A decision by the National Institutes of Health to begin retiring federally owned chimpanzees used for biomedical research means that some of those animals might come to the Primate Rescue Center in Jessamine County, Kentucky — provided that the issue of funding can be resolved.
The issue was discussed last week among members of the North American Primate Sanctuary Alliance, a California-based group that held a conference in Lexington. The 55 or so conference attendees visited the Primate Rescue Center near Wilmore, founded in 1987 and home to 11 chimpanzees.
The NIH, the nation's medical research agency, announced in June that it would retire 310 chimpanzees to sanctuaries. The animals were used for research involving hepatitis C and HIV, the virus that causes AIDS.
New scientific methods and technologies rendered the apes' use in research "largely unnecessary," NIH director Dr. Francis Collins said in June.
"Their likeness to humans has made them uniquely valuable for certain types of research but also demands greater justification for their use," Collins said. "After extensive consideration with expert guidance of many, I am confident that greatly reducing their use in biomedical research is scientifically sound and the right thing to do."
The issue now is whether there will be money available to build enclosures for these animals, said April Truitt, founder of the Jessamine County sanctuary. She will take over as chairwoman of sanctuary alliance in January.
That issue will be a top priority for Truitt because the government might begin transferring apes to sanctuaries by the end of 2014. But the Primate Rescue Center and the other seven sanctuaries that belong to the alliance can't take any more apes; there are almost 500 apes in those sanctuaries.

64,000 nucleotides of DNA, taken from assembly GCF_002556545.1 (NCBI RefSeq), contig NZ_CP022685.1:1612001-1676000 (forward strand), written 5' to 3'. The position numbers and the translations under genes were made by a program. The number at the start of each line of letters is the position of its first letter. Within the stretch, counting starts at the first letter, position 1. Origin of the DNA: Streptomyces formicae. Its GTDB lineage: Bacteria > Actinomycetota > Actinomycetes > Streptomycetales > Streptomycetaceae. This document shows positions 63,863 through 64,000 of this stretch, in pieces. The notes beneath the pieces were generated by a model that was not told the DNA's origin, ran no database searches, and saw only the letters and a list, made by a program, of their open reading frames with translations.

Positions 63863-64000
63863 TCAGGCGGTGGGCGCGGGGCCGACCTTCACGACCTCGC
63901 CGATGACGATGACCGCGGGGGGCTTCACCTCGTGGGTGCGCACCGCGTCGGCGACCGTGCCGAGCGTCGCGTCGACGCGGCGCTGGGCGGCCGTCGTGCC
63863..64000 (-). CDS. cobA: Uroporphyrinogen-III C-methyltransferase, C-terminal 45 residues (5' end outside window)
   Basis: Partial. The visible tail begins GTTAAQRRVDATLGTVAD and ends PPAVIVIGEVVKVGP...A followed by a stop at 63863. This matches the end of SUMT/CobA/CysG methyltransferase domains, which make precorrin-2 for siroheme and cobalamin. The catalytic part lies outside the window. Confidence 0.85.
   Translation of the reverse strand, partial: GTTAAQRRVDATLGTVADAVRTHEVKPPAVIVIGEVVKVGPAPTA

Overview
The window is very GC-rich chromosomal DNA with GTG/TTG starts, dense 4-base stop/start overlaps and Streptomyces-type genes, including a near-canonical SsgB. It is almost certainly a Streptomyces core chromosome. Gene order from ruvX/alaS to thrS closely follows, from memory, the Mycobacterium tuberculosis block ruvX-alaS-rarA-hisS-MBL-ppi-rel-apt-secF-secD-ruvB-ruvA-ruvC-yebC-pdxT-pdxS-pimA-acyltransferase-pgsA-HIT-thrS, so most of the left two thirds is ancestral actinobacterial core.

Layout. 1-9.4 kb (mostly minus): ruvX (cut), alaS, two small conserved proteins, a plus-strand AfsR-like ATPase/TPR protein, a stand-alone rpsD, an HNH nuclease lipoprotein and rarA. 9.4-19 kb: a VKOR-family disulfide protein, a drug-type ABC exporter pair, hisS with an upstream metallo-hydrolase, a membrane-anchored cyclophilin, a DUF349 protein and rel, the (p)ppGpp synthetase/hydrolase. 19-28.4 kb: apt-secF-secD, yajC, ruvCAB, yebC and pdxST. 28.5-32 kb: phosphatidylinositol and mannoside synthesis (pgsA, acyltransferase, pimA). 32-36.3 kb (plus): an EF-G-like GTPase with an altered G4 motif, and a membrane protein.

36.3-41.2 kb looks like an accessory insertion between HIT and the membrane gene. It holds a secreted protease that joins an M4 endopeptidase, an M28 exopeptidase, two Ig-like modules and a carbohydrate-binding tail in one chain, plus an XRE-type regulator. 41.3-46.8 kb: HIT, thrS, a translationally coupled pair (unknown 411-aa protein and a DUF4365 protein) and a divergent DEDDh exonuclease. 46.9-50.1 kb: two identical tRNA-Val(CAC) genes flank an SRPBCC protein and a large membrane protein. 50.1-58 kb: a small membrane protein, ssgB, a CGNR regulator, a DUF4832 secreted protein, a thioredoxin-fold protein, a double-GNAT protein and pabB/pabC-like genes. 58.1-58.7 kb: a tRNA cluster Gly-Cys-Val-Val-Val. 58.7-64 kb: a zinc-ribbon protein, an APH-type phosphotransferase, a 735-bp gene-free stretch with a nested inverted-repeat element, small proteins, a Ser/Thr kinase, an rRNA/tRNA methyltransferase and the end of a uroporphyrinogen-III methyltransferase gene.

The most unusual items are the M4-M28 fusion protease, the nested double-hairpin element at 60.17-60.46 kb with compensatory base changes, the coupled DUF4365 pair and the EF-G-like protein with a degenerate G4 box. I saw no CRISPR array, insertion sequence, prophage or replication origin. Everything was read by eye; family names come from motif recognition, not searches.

"We're at capacity now," Truitt said.
Congress limited how much the NIH can spend on caring for chimps in the sanctuary system. Negotiations are underway between the government and the alliance to shift the money that NIH spent housing the animals in research centers to supporting their care in sanctuaries.
NIH already is paying for the care of chimps in laboratories, said Jen Feuerstein, current chairwoman of the alliance and director of Save the Chimps, a Florida sanctuary.
"It's really just a matter of diverting the funds that are being used to care for chimps in laboratories to the care of chimps in sanctuaries," Feuerstein said.
"We've said from the beginning when these discussions started that we will take them all provided they come with funding for construction and for lifetime care," Truitt said. Chimps can live to be 60.
Construction of a building and an adjoining enclosure where the apes can romp at the Wilmore sanctuary cost $800,000. Today it would cost "probably about $1 million," Truitt said.
On the other hand, transferring the federally owned chimps to private sanctuaries will save taxpayer dollars, Truitt said.
"The sanctuaries can afford to care for these animals at a lower cost per day than the federal government can," Truitt said. "We don't have the layers of bureaucracy."
For example, where individual apes might have to be isolated, the sanctuaries can let the animals live in outdoor groups.
In addition, the sanctuaries are nonprofit organizations that raise a portion of their budgets through private contributions.
Alliance members interviewed last week said they welcomed the opportunity to take care of the chimps.
"I think we all see it as a challenge that we can meet," said Cathy Willis Spraetz of Chimp Haven, a Louisiana sanctuary that has the only federal contract to house chimps.
"For them to languish in cages in labs for decades and not have the opportunity to just be a chimpanzee, that's what makes it so important."
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